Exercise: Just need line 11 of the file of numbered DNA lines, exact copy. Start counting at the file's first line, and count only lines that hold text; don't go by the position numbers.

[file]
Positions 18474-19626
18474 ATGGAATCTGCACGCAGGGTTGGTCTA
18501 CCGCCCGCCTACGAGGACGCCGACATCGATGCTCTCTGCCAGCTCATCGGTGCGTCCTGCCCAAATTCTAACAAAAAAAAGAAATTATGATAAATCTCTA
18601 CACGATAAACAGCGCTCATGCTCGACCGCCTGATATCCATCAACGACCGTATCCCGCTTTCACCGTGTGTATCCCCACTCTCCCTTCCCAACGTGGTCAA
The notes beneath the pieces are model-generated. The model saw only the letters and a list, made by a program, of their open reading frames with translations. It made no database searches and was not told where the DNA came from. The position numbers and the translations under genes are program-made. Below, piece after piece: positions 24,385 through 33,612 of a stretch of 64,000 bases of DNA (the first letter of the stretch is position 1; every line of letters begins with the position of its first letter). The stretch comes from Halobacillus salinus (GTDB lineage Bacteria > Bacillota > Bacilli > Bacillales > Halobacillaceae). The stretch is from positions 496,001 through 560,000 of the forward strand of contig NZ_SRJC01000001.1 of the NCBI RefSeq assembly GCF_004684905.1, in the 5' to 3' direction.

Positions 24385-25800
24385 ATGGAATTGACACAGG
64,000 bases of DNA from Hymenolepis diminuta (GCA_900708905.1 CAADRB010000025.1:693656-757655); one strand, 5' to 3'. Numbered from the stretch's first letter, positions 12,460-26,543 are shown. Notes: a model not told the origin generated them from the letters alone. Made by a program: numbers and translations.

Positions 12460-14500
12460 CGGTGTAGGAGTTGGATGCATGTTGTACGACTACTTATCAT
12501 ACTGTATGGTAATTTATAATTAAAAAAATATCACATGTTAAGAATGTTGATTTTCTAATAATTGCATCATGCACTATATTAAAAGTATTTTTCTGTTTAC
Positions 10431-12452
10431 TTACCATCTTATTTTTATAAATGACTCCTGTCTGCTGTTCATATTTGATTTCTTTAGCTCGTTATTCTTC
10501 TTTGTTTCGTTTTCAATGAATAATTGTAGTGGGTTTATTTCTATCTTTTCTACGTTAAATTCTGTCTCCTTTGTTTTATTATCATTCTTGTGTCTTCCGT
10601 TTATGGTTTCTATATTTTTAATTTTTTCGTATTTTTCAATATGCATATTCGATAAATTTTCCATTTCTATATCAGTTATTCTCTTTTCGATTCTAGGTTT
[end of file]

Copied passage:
12501 ACTGTATGGTAATTTATAATTAAAAAAATATCACATGTTAAGAATGTTGATTTTCTAATAATTGCATCATGCACTATATTAAAAGTATTTTTCTGTTTAC